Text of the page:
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Fixing the Best Schools in the World

Why does Shanghai’s star principal want to mess with success?
Fixing the Best Schools in the World
Photograph by Ka Xiaoxi for Bloomberg Businessweek

Qiu Zhonghai is scanning the artifacts in his high school’s paleontology exhibit. “Here is the most valuable item in our collection!” he shouts, peering inside a glass case at a large football-shaped object. “The egg of a dinosaur, one of few in the world that contain a fetus—visible to students by X-ray.” Qiu, the principal of Qibao High School in Shanghai and a pioneer in the Chinese education system, moves past a towering tyrannosaurus skeleton to examine another item, which looks like nothing so much as petrified pot roast. “Dinosaur excrement!” he sings. “It is quite a rarity.”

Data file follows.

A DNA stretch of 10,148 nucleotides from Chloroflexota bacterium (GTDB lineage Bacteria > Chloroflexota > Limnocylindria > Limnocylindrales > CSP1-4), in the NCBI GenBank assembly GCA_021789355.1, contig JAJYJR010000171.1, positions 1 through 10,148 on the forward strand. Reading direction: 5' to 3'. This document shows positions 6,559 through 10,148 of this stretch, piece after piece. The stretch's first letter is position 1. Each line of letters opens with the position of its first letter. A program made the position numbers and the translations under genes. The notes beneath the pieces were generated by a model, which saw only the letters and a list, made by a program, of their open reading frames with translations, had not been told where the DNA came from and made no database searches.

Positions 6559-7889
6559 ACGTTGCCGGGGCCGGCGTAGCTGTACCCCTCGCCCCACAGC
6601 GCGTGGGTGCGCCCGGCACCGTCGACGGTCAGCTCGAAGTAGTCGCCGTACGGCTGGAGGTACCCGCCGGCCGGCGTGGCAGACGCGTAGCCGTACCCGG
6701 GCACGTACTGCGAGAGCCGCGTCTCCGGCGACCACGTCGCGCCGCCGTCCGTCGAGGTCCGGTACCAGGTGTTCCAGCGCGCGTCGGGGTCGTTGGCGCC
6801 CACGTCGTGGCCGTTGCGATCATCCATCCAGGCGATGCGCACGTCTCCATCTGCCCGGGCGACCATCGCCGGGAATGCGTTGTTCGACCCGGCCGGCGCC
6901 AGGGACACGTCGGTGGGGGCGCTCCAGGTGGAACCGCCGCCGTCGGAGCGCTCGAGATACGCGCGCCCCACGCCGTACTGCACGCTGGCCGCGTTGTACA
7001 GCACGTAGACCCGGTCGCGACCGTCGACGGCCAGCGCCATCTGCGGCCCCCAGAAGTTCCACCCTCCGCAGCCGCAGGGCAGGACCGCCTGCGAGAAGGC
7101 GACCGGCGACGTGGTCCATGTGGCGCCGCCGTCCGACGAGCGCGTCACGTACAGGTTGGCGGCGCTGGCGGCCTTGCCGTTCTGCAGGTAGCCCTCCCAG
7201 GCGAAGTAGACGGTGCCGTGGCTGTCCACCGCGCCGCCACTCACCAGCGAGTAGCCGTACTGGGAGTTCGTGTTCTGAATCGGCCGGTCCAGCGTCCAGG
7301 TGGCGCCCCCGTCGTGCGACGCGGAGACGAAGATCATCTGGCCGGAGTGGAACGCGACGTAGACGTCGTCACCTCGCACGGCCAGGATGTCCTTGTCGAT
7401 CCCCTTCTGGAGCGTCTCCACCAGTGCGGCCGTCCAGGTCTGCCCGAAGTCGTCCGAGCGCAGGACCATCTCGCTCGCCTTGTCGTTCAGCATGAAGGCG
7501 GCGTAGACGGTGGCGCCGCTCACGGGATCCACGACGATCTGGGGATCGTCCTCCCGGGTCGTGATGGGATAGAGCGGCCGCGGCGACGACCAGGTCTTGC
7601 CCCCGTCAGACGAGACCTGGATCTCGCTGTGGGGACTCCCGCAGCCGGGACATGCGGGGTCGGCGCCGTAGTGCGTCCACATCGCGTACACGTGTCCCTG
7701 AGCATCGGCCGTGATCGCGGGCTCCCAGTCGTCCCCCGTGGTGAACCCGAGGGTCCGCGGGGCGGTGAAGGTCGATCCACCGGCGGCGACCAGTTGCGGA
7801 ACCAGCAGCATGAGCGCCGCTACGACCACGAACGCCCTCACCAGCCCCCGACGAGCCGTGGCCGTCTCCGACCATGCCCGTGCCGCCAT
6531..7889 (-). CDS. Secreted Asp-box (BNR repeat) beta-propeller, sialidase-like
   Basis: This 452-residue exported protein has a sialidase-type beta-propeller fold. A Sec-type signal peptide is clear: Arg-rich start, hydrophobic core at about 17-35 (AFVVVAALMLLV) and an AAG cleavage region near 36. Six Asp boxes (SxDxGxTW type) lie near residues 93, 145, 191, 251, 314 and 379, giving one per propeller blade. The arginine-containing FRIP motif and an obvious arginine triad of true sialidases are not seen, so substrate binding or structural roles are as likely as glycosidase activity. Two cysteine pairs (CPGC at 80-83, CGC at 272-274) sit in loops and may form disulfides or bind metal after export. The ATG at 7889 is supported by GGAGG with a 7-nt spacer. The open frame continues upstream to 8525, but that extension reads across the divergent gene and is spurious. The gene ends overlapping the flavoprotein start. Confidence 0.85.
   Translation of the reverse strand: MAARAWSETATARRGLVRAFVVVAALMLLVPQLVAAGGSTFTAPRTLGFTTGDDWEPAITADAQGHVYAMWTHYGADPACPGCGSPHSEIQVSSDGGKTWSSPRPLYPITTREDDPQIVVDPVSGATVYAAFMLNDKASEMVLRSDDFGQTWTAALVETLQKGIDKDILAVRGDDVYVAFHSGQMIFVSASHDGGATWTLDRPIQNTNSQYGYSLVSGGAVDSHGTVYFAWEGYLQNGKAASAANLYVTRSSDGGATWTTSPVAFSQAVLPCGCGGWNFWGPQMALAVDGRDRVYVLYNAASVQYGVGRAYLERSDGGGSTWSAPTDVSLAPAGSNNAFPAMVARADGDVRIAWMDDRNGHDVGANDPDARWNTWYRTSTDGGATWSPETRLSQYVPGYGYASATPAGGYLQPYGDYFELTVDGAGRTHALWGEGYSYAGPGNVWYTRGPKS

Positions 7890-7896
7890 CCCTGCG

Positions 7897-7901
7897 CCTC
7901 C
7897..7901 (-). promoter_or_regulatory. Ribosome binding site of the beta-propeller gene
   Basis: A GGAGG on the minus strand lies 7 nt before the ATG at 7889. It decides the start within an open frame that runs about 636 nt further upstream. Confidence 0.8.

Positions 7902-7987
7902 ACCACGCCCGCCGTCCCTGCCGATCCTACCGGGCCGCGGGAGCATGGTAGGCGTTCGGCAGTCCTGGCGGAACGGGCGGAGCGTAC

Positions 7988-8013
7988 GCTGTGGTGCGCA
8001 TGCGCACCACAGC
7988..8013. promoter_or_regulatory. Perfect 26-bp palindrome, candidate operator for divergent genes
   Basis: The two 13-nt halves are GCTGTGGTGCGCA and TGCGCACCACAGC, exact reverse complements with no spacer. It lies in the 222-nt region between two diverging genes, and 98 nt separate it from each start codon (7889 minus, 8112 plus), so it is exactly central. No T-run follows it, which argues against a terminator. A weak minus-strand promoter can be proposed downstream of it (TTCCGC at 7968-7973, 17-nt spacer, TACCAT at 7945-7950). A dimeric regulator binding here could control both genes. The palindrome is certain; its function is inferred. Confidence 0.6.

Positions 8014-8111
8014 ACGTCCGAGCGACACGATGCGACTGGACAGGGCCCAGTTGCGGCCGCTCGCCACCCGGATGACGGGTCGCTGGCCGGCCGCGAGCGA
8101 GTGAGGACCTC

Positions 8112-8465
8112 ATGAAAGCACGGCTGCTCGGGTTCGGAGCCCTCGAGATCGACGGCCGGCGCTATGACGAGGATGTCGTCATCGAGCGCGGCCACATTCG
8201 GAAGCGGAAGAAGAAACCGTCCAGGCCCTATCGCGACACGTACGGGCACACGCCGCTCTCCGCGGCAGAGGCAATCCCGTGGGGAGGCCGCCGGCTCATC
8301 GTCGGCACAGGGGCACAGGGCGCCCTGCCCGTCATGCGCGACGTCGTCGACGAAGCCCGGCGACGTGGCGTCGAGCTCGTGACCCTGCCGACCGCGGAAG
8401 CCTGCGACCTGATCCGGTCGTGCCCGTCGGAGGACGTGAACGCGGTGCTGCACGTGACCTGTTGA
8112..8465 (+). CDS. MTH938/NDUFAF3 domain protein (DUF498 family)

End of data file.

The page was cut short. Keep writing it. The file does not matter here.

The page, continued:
Principal Qiu is a revered figure in the life of every Qibao student. He’s a solid, barrel-chested man with sparking eyes and a wily smile; decades of daily calisthenics make him nimble, even balletic, in his movements. He’s a man so engrossed in his work that he doesn’t notice when his shirt is rumpled, his tie is askew, and his glasses are smudged—but the mussy appearance only deepens his gravitas. So beloved is Qiu that when he walks by one of the 60 classrooms at Qibao, the students jump up from their chairs and explode in applause. (“He is basically a god,” one student remarks, only half-joking, when asked his opinion of Qiu.)